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Anderson Hill housing project on hold
More analysis needed for Sterling Homes’ plan.
It was a small crowd at Wednesday’s Central Kitsap Community Council meeting, but there were some noteworthy happenings.
The biggest was the update on the proposed Sterling Homes project off Anderson Hill Road in Silverdale, as both Kitsap County Department of Community Development Senior Planner Jeff Smith and engineer Mark Coleman of Team 4 Engineering in Poulsbo said there was more analysis to be done before they could begin anything.
The performance-based development, zoned for urban restricted, is shooting for 151 single-family detached homes — each one built on a lot of 6,500 square feet — on 76.4 acres between Apex Road and Anderson Hill Road. The development also will include recreational facilities, drainage facilities and open space. 21.34 acres of the property is wetland.
Smith said that Sterling Homes has satisfied the county’s requirement for recreational areas on the property.
But he also said the project isn’t ready to be submitted for public hearing yet due to more analysis being needed and dealing with the concerns from numerous comments the department had gotten over the development.
Traffic will be a major issue, as will the development being located just a few miles down the road from Apex Airport.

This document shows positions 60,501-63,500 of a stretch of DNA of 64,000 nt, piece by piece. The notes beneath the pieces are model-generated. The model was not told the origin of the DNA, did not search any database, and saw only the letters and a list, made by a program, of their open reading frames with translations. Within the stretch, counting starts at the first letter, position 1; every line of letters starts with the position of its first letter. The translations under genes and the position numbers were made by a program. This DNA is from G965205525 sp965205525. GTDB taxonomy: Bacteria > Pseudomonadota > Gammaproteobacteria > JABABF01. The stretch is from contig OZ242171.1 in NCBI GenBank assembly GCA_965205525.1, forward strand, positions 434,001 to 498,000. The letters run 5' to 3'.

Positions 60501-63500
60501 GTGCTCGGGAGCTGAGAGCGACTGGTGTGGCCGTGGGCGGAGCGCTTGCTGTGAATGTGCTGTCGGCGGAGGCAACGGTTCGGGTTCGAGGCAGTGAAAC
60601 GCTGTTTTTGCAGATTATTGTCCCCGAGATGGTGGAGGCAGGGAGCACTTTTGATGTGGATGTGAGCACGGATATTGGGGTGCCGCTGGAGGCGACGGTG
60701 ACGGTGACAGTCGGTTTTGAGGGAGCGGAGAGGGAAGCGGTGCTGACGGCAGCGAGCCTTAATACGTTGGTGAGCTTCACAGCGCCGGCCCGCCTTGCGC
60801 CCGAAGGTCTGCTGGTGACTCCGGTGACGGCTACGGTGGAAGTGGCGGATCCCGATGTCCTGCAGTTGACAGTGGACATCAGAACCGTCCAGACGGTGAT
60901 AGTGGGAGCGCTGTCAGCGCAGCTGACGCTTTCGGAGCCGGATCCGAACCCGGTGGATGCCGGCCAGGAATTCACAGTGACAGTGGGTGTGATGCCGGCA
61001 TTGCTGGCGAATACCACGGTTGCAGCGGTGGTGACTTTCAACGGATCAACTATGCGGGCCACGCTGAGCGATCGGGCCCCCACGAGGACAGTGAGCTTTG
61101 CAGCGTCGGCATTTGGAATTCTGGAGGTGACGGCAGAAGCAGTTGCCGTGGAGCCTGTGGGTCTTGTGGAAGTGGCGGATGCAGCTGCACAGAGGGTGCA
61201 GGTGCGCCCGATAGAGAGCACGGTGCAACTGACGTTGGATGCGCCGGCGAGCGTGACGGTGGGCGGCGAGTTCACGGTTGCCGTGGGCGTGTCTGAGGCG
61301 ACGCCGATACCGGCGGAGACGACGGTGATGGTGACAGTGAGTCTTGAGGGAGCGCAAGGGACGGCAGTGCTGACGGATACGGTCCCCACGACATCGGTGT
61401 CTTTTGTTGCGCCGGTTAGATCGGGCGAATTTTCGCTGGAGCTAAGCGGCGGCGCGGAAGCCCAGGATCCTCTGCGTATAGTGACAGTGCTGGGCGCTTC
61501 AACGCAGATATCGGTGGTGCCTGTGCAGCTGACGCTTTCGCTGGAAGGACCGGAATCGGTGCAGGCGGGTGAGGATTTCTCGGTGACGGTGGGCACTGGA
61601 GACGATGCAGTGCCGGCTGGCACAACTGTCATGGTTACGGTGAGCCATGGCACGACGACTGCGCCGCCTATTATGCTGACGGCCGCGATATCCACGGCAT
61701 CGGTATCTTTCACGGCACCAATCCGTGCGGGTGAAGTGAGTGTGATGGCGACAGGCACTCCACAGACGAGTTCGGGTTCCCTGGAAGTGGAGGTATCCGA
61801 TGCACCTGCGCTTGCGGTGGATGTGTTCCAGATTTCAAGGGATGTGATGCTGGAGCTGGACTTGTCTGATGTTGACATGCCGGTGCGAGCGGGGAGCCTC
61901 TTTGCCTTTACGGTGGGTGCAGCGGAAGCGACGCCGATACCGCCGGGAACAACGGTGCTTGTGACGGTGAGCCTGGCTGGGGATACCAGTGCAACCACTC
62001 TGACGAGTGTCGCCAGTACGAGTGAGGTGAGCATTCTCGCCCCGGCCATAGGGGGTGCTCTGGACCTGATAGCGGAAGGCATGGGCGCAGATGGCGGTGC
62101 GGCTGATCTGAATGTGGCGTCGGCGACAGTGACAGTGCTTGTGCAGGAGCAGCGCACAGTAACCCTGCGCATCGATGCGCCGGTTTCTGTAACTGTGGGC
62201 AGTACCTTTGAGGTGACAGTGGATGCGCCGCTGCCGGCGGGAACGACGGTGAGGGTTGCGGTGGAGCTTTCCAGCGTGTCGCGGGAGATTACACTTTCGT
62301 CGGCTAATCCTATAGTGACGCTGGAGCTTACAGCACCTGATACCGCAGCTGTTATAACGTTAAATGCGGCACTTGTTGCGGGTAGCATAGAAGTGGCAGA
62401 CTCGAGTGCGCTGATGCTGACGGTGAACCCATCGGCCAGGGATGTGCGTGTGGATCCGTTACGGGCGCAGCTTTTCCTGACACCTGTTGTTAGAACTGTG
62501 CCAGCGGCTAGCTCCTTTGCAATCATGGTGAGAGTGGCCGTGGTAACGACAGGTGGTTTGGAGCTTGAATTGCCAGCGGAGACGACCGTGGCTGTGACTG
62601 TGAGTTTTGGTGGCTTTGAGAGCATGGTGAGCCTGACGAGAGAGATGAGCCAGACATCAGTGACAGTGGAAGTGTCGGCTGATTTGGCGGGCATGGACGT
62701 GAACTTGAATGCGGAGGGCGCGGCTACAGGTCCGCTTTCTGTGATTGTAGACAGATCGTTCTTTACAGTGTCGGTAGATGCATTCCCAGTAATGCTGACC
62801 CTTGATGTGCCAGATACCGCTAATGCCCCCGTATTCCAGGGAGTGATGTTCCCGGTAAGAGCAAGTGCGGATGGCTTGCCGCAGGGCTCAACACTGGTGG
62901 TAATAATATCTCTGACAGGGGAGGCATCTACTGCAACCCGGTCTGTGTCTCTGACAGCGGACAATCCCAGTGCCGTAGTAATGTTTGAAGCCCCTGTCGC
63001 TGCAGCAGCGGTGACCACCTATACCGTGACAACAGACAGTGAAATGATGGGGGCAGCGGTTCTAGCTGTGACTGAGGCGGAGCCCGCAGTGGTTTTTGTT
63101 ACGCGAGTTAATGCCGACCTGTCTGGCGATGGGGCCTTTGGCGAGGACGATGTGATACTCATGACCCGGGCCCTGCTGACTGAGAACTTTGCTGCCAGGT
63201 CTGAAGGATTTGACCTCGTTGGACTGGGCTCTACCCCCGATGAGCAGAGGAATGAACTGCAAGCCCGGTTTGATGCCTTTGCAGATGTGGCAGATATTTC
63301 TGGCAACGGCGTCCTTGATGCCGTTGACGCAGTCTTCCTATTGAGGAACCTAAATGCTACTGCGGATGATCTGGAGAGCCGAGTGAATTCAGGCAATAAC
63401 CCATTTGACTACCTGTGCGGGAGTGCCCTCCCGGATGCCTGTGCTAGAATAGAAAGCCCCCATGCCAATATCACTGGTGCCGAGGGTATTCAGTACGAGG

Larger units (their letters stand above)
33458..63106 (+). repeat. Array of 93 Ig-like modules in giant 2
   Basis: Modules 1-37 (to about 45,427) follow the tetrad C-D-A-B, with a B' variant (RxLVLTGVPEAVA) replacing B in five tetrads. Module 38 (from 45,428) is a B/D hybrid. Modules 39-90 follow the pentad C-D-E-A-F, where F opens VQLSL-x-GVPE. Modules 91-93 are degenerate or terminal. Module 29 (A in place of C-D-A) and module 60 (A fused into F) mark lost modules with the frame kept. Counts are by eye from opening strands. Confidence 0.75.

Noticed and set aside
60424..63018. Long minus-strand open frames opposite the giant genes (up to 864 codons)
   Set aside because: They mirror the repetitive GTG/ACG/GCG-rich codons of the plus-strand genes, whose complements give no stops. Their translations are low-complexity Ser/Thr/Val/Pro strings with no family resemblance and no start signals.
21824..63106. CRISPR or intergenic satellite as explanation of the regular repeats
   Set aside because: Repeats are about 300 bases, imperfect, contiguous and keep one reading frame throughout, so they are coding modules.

“They (the pilots) want to be able to continue to fly their planes and have people who are moving in know there’s an airport and airplanes that fly through that property,” Smith said.
Another issue is the density of the development, which some feel impacts critical areas.
Coleman said the layout of the land has provided some “tough challenges” to work around.
“The solution to one of the areas of concern will impact the solution to the other areas of concern,” he said.
Some of those areas of concern include the placement of what was supposed to be a fish-bearing stream that wasn’t connected to Strawberry Creek, which was different from the historical mapping which showed it did.
“I’ve not encountered mapping errors like that before,” Coleman said.
Also a problem is Apex Road itself. Coleman said their proposal did not allow for a access point to the road because it was a substandard road and did not meet several county road standards.
It’s also light on traffic and Coleman wants to make sure it stays that way.
But even with a violation of county road standards due to more than 100 developments being near an access point, Coleman said the proposal still went out so they could get the feedback they needed for the development.
That feedback from departments will come in after the proposal had an access point onto Apex Road that would impact critical areas.
Coleman also said the entire proposal could change drastically after they get through the challenges it presents.
Both Smith and Coleman said the proposal won’t go out for a public hearing until January.